As Nurses, death can be a regular, everyday occurrence. But just because we encounter death frequently does not mean that experiencing the loss of a patient won't impact us. In this profession, we care for people when they are at their most vulnerable, and we create meaningful relationships with many of our patients and their families.
When we lose a patient, it’s common for Nurses to experience grief and it can be challenging to navigate the grief you feel. Here are some ways to help you cope with the loss of a patient.
Acknowledge the Loss
Losing a patient is just as real as losing any other person in your life. Try not to minimize the impact the loss of a patient has made on your life. Allow yourself the time to feel your feelings and emotions.
It is normal to experience emotions of sadness, anger, shock, or even disbelief. Some Nurses may also experience physical changes in response to the loss, such as trouble sleeping, nausea and fatigue, anger, or poor concentration. Acknowledging the loss and honoring the person's life can help you move past your grief.
Finding support from your peers, colleagues, friends, and family is essential for coping with the loss of a patient. Having a good support system allows you to express your feelings of grief and helps you get some of the emotions you are experiencing off your chest.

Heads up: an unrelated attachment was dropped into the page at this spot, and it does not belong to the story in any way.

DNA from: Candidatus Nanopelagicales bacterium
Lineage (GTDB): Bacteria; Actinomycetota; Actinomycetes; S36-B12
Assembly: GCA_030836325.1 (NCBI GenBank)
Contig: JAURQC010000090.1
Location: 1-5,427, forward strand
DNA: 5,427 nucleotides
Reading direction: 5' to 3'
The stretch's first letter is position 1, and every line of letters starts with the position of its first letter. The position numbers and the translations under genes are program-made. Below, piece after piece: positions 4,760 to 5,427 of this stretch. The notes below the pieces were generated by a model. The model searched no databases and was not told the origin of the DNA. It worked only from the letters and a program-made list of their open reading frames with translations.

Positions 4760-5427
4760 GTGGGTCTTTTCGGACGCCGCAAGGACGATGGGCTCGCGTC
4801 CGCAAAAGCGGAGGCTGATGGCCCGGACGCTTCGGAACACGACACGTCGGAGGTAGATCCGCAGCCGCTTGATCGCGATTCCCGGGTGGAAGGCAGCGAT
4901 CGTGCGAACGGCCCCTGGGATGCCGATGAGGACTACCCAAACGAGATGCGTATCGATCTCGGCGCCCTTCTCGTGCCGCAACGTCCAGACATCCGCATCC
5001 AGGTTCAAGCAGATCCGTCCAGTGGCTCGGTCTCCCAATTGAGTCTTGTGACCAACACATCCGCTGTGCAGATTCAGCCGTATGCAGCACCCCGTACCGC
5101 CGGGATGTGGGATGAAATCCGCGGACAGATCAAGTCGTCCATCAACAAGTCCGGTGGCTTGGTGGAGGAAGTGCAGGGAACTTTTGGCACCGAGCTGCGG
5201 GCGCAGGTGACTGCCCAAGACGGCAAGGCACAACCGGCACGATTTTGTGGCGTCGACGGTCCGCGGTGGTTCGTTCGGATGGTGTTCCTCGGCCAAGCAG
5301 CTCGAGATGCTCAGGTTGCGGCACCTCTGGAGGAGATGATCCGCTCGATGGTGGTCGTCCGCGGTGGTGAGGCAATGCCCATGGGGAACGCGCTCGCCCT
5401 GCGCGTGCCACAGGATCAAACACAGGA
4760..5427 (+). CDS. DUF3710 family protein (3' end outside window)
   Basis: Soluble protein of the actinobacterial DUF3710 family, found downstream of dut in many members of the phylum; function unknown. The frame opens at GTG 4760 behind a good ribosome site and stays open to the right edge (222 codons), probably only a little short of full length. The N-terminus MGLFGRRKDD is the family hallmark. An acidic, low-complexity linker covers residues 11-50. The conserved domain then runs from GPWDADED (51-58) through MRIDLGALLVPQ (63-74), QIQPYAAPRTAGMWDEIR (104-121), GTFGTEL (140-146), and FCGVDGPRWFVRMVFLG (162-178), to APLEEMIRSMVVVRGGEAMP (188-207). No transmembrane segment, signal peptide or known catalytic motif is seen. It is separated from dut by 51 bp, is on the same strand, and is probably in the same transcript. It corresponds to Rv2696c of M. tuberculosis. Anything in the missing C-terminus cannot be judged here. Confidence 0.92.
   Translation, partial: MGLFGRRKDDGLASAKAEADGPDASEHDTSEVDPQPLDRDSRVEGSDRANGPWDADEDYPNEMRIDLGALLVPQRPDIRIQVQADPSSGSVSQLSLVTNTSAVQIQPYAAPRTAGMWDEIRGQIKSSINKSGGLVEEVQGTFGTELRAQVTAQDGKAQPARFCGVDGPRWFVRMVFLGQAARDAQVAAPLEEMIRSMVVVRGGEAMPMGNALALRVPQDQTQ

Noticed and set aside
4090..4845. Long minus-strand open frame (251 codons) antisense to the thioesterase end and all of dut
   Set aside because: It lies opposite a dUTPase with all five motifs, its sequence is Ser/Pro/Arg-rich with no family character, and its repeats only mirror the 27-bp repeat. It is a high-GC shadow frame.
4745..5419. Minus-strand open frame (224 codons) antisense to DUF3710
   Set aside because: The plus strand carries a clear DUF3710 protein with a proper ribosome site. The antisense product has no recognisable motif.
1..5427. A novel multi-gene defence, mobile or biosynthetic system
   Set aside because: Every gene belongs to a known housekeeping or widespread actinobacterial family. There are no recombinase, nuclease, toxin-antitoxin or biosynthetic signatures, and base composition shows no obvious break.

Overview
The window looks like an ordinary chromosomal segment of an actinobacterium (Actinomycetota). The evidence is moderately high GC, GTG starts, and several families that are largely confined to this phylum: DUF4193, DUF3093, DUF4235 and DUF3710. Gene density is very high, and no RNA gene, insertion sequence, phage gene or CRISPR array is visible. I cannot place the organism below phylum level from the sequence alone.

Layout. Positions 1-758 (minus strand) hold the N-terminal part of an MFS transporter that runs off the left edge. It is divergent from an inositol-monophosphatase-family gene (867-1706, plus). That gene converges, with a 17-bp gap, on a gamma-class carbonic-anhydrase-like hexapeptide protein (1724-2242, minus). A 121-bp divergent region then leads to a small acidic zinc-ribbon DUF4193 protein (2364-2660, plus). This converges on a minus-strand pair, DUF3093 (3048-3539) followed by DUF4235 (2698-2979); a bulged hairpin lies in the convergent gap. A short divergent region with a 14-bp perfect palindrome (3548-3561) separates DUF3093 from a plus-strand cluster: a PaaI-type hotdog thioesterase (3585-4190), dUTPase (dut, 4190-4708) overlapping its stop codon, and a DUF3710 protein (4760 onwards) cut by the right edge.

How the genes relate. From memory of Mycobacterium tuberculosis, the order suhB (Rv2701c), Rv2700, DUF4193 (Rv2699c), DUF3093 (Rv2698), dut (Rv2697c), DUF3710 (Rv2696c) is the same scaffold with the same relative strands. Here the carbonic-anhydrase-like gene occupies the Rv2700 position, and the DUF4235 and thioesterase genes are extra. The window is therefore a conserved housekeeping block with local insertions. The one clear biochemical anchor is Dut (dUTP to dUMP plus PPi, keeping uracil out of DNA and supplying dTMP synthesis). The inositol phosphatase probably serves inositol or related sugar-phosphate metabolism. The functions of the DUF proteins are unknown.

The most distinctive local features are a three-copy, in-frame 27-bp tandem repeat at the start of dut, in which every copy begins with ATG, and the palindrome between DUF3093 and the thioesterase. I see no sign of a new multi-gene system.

For example, many facilities offer briefings after a patient is lost so that all healthcare team members can express their thoughts and feelings and discuss how to improve patient care in the future. In addition, some Nurses may find that speaking with a therapist or grief counselor can help them navigate feelings and offer support after experiencing the loss of a patient.
Grief can often manifest itself physically, so it is essential to prioritize your physical health after losing a patient. Nurses should get adequate sleep, eat healthy, and exercise regularly to maintain their physical well-being. In addition, some Nurses find that meditating or practicing yoga can help heal the mind and body.
Take a Break
Death is an emotional experience, and as Nurses, we are only human. It is not unreasonable to feel all the emotions surrounding the loss of a patient. It is OK to take a break when things get tough. If you are overwhelmed with emotions after losing a patient on the job, it’s ok to take a break to cry, take a walk, or call a friend to talk. It is important to care for your personal needs so you can get back to taking the best care of your patients.
Coping with the loss of a patient can be challenging, but the first step in learning to cope is acknowledging that grief is a normal reaction to any loss. Acknowledging your feelings, seeking support, practicing self-care, and knowing when you need to take a break can help prevent Nurses from experiencing burnout and get you back to providing your patients with excellent patient care.